something random

Thought bubbles out loud
washingtonexaminer:

13% of Democrats say cheating on your spouse is “morally acceptable.” (Via Gallup)

I think it’s interesting that in this entire list, the one the Washington Examiner chooses to highlight is that 13% of democrats think it’s okay to cheat on their spouse.
61% of Republicans think marriage equality is “morally unacceptable”and 72% think abortion is. These are much more frightening statistics from the high minded individuals who are supposed to be running a country. Spend more time fighting real issues like youth poverty, mental illness, or gun violence instead of focusing your energy on what’s going on in my bedroom.

washingtonexaminer:

13% of Democrats say cheating on your spouse is “morally acceptable.” (Via Gallup)

I think it’s interesting that in this entire list, the one the Washington Examiner chooses to highlight is that 13% of democrats think it’s okay to cheat on their spouse. 61% of Republicans think marriage equality is “morally unacceptable”and 72% think abortion is. These are much more frightening statistics from the high minded individuals who are supposed to be running a country. Spend more time fighting real issues like youth poverty, mental illness, or gun violence instead of focusing your energy on what’s going on in my bedroom.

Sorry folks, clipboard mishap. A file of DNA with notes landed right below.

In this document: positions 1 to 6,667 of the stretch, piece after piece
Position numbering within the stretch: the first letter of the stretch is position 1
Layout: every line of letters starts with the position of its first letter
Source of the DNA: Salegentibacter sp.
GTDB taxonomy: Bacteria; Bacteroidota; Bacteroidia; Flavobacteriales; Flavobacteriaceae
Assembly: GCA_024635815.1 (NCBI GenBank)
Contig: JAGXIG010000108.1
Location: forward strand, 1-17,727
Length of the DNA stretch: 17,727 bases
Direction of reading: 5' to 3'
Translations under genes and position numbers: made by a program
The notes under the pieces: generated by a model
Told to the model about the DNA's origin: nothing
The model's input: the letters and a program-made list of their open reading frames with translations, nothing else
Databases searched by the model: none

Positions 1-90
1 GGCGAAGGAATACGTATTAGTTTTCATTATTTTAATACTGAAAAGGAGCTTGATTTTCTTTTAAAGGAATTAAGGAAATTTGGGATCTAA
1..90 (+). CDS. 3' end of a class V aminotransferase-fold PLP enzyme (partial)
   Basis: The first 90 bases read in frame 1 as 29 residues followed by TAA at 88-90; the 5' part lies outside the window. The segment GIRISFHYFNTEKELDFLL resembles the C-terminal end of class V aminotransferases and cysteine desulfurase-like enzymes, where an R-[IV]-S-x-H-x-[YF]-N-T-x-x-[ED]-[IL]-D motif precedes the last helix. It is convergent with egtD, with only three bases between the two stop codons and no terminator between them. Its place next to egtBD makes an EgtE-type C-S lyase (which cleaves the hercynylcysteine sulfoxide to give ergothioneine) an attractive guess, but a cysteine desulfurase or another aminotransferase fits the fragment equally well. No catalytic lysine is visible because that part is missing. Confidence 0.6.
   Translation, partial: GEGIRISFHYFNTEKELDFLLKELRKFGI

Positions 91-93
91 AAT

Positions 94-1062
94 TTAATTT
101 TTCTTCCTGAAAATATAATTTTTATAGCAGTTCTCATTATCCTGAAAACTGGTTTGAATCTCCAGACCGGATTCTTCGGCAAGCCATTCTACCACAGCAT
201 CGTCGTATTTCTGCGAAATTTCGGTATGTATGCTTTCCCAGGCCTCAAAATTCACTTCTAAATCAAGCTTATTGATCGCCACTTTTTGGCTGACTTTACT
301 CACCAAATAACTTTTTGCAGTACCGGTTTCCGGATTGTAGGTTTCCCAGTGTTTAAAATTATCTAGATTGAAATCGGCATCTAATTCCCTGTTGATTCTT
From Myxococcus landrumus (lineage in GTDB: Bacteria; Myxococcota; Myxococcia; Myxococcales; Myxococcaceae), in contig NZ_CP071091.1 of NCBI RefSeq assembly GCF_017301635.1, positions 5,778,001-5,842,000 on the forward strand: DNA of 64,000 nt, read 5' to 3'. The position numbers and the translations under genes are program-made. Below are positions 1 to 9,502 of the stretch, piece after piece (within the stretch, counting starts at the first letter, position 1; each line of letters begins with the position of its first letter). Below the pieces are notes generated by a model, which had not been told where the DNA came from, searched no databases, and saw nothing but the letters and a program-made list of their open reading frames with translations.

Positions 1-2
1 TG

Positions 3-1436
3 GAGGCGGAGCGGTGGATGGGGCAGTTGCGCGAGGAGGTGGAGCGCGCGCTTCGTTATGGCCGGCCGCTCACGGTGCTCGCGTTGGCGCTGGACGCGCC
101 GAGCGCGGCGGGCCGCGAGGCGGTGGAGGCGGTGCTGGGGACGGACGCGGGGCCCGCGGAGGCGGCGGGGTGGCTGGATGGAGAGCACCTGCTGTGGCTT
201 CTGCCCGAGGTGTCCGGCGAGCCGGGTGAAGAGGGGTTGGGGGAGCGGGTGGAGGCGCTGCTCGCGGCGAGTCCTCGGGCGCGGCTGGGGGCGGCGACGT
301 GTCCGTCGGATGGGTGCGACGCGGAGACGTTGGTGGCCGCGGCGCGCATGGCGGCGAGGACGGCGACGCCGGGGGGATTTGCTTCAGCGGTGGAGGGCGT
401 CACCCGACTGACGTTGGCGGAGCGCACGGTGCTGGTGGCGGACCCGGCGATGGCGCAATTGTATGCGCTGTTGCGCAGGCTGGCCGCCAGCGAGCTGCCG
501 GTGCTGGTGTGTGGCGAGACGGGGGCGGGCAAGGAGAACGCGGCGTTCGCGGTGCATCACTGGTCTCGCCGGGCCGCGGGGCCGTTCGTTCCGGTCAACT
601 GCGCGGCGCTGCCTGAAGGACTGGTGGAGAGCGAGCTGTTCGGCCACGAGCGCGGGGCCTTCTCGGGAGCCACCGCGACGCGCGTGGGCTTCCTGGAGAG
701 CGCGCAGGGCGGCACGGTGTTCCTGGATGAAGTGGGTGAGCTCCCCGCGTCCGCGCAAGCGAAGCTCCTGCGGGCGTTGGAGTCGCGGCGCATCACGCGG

Find a beautiful piece of art. If you fall in love with Van Gogh or Matisse or John Oliver Killens, or if you fall love with the music of Coltrane, the music of Aretha Franklin, or the music of Chopin - find some beautiful art and admire it, and realize that that was created by human beings just like you, no more human, no less.

—Today we mourn the loss of one of the world’s greatest voices, Maya Angelou. (via hydeordie)

(via deyoungmuseum)

This is pretty cool.

ted:

Well, that was easy.

You just learned 8 Chinese words in the cutest way possible.

When TED speaker ShaoLan Hsueh tried to teach her children Chinese, she realized just how hard it is for new learners to grasp. So she created a series of illustrations to make the beautiful, often complex characters easier to remember. It makes learning Chinese … wait for it … Chineasy.

Try Chineasy for yourself and watch her full talk here »

colchrishadfield:

The Earth narrowly evaded a huge electromagnetic burp from the sun. Worth the 4-minute listen.

Definitely worth 4 minutes!

kateoplis:

“DURING his run for mayor, Bill de Blasio pledged to eradicate the Central Park horse-drawn carriage business. He called the industry inhumane, and proposed to replace the retired horses with electric-powered replicas of vintage cabs. Since taking office, he has not agreed to meet with the operators or hear their views. …